Having a bad hair day? It’s no accident; your locks contain secrets to your body’s system.
EVER wondered why some people have a wonderful head of hair while you are perpetually battling bad hair days? Here’s the secret: the crowning glory is actually a barometer to your state of health.
In the same way the nails carry telltale signs of your nutritional status, the state of your locks are your body’s way of telling you that something is not right within. This is why many people continue to battle hair problems despite trying a plethora of (often expensive) hair-care products or services.
Hair problems can also be a sign that you need to change certain habits, such as excessive dyeing, styling or hair-blowing. In these cases, simply using the hair blower less often, or setting it on lower heat, is all you need for the glow to return.
So, if your hair has not been looking the way it should, perhaps you might want to look beyond the surface. Getting to the root of the problem (and hair root!) could be the ultimate solution that returns the glowing glory to your locks.
Dandruff, the white flaky stuff that falls out of your hair, can ruin a perfectly sophisticated appearance, especially when you’re in a black or dark-coloured dress or business suit.
Although they are essentially dry skin from the scalp, having dandruff is often associated with poor grooming or hygiene.
The most common misconception about dandruff is that it is caused by dry scalp skin, which needs treatment in the form of more moisturisation.
For most people, the real cause of dandruff is actually skin that is too oily, not too dry.
Dry skin or scalp can be caused by genetic conditions, a lack of vitamin B and zinc, or a diet with excessive sugar and fat. It can also indicate a scalp condition known as seborrheic dermatitis, where the skin is red and itchy, similar to conditions such as psoriasis and eczema.
Apart from that, stress, certain conditions such as Parkinson’s disease, or not washing your hair for too long, can also cause dandruff.
Help, I’m losing hair!
Balding is not just an aesthetic problem; some people can lose self-esteem and confidence as they lose hair. Balding is usually associated with ageing and men, although many young people (both men and women) today begin experiencing thinning hair in their early 30s.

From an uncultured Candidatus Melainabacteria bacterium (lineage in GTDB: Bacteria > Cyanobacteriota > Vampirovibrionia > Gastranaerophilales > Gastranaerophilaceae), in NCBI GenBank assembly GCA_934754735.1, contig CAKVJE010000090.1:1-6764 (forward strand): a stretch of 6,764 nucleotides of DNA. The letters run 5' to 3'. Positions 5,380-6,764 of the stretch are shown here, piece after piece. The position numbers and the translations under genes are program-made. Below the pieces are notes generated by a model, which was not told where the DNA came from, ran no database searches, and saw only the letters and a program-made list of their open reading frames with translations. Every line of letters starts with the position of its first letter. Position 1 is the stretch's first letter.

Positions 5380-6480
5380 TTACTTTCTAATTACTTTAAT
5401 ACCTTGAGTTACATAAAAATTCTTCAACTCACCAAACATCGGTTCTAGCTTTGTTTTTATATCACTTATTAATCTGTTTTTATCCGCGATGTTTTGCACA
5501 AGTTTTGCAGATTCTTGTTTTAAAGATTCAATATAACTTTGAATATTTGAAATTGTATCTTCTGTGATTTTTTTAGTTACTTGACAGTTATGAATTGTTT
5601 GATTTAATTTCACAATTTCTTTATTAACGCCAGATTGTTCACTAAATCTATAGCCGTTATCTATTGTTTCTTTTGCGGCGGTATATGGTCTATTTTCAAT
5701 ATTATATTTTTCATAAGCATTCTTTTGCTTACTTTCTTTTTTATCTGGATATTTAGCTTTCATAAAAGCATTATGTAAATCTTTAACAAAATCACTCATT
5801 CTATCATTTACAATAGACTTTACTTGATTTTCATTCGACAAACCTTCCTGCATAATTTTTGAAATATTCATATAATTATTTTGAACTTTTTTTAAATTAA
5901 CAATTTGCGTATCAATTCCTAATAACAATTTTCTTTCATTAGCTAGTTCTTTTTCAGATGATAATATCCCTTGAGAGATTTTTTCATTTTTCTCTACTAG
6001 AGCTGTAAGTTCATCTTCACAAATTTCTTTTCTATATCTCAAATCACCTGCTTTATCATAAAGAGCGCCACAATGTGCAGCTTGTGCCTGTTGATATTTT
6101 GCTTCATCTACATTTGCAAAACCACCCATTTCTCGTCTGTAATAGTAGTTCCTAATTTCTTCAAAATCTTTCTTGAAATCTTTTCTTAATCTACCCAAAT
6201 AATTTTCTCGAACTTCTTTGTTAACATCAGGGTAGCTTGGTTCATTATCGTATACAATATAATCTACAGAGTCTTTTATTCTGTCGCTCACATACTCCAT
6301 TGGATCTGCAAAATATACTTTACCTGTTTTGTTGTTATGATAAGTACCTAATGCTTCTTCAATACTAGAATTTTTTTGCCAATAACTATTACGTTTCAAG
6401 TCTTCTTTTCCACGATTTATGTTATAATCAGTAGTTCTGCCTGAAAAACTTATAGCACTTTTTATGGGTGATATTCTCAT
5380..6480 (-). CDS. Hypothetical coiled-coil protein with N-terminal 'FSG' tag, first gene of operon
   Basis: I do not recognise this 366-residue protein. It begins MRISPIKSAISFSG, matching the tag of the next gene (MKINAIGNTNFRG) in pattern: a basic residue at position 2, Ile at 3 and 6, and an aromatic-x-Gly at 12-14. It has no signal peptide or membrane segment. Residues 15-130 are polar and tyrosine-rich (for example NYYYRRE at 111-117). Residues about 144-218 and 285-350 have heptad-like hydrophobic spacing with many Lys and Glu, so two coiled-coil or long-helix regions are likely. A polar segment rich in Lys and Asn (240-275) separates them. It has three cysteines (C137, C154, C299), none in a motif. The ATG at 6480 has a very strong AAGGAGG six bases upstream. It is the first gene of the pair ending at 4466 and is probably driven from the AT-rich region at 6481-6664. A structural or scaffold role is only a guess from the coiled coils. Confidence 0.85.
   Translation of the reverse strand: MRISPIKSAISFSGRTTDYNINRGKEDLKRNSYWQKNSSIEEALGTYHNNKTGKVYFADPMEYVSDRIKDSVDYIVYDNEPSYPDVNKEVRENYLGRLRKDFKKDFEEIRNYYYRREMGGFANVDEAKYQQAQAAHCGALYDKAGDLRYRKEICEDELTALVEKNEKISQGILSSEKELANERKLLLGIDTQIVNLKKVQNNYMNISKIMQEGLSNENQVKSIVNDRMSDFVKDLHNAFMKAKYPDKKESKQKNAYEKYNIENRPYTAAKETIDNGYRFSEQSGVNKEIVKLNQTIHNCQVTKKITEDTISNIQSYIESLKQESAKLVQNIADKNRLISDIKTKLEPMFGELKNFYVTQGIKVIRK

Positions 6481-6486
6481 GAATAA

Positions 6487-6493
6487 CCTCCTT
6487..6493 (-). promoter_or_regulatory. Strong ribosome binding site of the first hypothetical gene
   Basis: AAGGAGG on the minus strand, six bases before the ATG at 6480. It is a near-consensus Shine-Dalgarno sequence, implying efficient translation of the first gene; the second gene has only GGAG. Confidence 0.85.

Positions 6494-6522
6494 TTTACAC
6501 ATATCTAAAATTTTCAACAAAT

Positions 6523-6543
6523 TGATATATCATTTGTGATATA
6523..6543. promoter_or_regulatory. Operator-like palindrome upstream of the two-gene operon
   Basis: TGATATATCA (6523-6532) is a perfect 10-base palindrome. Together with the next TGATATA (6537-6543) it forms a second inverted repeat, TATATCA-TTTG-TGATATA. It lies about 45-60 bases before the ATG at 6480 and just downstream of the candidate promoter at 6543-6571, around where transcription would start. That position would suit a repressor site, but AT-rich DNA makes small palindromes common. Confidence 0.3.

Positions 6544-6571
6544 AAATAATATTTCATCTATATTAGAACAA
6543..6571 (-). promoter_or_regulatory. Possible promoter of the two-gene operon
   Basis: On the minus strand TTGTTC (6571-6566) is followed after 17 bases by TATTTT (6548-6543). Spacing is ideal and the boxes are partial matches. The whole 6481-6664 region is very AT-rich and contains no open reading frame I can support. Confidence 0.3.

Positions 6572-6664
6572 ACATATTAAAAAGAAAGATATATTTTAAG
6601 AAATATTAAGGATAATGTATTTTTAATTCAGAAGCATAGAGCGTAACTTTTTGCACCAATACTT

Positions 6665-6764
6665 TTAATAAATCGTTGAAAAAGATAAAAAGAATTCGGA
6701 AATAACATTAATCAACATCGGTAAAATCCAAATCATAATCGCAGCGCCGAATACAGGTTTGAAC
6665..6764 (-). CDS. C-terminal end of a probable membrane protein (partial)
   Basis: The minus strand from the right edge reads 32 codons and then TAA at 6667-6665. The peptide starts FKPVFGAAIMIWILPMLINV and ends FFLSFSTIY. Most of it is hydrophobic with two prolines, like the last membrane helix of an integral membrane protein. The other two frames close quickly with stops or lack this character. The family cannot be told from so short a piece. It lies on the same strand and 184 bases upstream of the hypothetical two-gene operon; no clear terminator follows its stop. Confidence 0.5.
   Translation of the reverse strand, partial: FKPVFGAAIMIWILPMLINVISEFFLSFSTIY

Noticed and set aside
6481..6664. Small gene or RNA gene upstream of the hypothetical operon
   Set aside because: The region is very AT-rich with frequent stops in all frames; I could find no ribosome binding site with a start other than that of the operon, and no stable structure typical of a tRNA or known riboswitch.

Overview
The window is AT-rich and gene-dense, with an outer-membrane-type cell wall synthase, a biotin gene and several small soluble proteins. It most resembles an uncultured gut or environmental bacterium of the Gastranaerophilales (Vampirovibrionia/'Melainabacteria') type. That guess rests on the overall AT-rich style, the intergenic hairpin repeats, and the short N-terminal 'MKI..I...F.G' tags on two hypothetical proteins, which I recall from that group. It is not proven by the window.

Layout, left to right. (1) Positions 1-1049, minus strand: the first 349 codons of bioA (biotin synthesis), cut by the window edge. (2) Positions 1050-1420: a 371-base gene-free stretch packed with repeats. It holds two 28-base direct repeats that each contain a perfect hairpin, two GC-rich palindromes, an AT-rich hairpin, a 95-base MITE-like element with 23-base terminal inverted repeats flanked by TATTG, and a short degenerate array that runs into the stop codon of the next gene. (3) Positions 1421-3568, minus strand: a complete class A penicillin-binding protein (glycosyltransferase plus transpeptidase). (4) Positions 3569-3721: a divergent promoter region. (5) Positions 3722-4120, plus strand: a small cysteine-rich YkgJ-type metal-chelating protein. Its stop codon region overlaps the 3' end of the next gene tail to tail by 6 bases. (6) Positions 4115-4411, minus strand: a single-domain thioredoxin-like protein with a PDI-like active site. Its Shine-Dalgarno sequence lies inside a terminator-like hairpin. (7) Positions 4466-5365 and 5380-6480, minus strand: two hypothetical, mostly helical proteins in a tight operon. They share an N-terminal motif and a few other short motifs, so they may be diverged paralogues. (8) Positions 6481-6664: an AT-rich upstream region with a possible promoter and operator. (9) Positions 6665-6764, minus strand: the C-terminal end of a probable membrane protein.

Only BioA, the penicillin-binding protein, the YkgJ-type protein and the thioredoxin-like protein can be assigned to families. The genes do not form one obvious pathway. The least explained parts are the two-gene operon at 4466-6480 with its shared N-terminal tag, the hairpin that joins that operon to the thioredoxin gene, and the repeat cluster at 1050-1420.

The main difference is that balding in men is usually genetic, whereas for women, much of it is caused by hormonal imbalance.
Many women go through a bout of severe hair loss after giving birth, which is resolved after the baby reaches one. Menopause also triggers hair loss in women.
Hair loss can also be caused by excessive weight loss, eating disorders, thyroid problems, stress and certain medications.
Before splashing on costly hair treatments, first assess your lifestyle and daily routine to determine whether it is something you can correct.
People with a low-protein diet tend to experience hair loss, as the body is forced to conserve protein stores for other more crucial body functions. Try cutting down on processed foods and increase protein-rich foods, such as fish, eggs and nuts.
Dry and brittle
Like the skin, hair is also affected by a diet that lacks essential vitamins and minerals, such as iron and vitamin E. This explains why it can be harder to maintain a headful of glowing locks when your main diet consists of fat-rich foods, fast foods and processed snacks laden with sugar, salt, additives and flavourings.
Relook your diet and include more “real” food consisting of meat, vegetables, tubers, grains, nuts and others, to give your hair and skin a nutrient boost inside-out.
Diet aside, brittle and dry hair can also be the result of excessive styling, washing, blow-drying or colouring. These treatments strip the hair cuticles of their natural protective oils and disrupts growth equilibrium, causing split ends and dull-looking hair.